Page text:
When Carroll took over the franchise, he made rebuilding a sorry offensive line his first order of business. It took a while, but the coach finally got the desired results. Left tackle Russell Okung and center Max Unger stayed healthy for the first time in the same season and became Pro Bowl starters. Big and mobile, Okung is the closest thing to a dominant Seahawks lineman since Walter Jones retired. Okung has the ability to get out and run and mow people down. That said, he still needs to address a lingering issue: He and right tackle Breno Giacomini were two of the most penalized offensive linemen in the league, flagged for 13 and 12 infractions, respectively, making them drive-killers at times. Unger is deceptively strong and quick. Left guard James Carpenter boasts star quality but has been injury-prone. Converted defender J.R. Sweezy finished his rookie season as a starter and is the top candidate at right guard. Paul McQuistan started all 16 games last season and will serve as the first guy off the bench if he doesn't retain his starting job.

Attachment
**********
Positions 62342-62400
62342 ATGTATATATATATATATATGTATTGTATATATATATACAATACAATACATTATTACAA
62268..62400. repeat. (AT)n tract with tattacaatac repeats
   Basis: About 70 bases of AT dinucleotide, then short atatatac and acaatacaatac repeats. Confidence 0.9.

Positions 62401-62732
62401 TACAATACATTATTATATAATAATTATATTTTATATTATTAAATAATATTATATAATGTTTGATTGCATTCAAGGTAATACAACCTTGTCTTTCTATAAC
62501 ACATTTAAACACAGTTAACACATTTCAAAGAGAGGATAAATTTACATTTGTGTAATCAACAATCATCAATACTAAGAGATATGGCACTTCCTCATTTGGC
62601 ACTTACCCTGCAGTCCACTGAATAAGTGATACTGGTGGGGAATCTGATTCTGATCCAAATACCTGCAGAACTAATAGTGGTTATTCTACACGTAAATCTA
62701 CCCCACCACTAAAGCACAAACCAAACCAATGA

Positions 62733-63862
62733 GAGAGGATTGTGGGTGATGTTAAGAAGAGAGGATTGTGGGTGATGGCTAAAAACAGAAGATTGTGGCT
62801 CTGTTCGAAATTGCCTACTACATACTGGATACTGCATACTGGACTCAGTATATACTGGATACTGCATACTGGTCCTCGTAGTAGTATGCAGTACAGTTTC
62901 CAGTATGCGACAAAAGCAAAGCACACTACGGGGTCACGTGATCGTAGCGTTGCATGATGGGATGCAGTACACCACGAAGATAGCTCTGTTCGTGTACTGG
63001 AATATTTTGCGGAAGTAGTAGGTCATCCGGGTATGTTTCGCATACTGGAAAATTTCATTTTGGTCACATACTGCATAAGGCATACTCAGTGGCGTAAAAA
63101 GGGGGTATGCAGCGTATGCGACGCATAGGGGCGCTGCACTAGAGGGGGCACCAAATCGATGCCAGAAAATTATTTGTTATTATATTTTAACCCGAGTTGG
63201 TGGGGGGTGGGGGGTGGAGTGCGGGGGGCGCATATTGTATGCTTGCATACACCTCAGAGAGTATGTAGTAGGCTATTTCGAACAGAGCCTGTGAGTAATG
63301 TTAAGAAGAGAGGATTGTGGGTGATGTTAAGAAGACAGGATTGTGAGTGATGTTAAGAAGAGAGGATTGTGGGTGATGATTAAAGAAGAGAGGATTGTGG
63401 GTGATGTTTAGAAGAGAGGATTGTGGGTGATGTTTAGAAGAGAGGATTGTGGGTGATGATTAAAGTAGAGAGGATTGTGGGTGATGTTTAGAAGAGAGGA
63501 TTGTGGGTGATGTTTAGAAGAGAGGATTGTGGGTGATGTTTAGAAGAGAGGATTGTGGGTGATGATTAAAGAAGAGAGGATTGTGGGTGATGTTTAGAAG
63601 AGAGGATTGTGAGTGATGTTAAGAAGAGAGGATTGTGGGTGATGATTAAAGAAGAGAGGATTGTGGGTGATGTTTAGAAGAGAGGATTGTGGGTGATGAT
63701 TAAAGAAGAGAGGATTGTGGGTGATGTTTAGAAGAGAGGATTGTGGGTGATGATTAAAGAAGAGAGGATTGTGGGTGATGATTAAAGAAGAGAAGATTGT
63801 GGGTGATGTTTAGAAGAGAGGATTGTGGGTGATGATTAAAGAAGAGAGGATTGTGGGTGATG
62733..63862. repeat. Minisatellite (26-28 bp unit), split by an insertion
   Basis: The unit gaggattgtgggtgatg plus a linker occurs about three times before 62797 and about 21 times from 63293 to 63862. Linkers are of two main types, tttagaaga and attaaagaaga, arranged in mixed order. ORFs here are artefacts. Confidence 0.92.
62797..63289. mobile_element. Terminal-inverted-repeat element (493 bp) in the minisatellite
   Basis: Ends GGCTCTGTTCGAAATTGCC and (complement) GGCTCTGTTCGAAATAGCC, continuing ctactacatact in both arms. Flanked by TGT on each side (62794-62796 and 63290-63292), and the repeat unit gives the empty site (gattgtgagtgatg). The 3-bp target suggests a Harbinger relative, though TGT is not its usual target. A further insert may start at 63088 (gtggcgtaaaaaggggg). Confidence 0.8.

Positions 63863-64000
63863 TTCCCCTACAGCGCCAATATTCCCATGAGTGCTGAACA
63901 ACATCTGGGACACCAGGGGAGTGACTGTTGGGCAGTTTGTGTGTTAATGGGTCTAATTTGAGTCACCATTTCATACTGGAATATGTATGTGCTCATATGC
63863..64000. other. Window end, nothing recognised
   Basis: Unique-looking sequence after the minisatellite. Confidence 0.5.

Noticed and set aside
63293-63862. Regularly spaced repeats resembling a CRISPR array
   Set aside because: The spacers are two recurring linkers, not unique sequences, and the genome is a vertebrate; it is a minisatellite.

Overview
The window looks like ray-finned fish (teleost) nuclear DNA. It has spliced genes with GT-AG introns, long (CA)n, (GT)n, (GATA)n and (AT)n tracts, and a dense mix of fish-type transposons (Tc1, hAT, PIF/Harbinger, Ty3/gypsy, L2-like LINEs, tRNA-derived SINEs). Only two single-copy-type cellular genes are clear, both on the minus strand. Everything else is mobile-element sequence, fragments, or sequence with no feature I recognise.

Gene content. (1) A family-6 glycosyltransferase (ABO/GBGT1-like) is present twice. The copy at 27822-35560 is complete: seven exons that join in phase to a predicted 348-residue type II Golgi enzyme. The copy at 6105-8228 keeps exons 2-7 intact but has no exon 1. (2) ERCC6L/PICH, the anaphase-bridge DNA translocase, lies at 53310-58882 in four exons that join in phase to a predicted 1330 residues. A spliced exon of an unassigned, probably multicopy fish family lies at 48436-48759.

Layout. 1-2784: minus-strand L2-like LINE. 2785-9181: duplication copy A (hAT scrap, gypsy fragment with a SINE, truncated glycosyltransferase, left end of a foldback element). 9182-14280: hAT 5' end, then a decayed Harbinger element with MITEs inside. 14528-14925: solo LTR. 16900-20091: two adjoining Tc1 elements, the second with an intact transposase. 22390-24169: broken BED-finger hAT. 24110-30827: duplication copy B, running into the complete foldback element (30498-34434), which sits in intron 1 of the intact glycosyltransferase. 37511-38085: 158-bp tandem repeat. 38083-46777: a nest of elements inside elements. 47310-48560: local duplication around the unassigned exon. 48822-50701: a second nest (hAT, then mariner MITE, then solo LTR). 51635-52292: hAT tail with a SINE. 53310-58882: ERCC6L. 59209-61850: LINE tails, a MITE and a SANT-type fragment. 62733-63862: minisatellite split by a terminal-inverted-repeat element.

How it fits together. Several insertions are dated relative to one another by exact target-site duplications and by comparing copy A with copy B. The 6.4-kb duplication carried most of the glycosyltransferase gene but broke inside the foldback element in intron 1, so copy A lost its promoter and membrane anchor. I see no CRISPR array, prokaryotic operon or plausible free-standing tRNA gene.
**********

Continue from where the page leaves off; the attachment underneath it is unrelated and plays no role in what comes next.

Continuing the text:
The back seven boasts as much speed and big-play ability as any in the league, but the line has been merely adequate. The lack of a pass rush was responsible for multiple fourth quarter defeats last season. Deeming this position a priority, the Seahawks added veteran tackle Tony McDaniel and ends Michael Bennett and Avril, the latter strong enough to bring added pressure and agile enough to play linebacker. They also drafted three more D-linemen. Avril (29 sacks over the past three seasons) is a ready replacement for Chris Clemons, whose timetable for a return from a playoff knee injury is unclear. Run-stuffing Red Bryant and speed-rusher Bruce Irvin are productive as situational ends.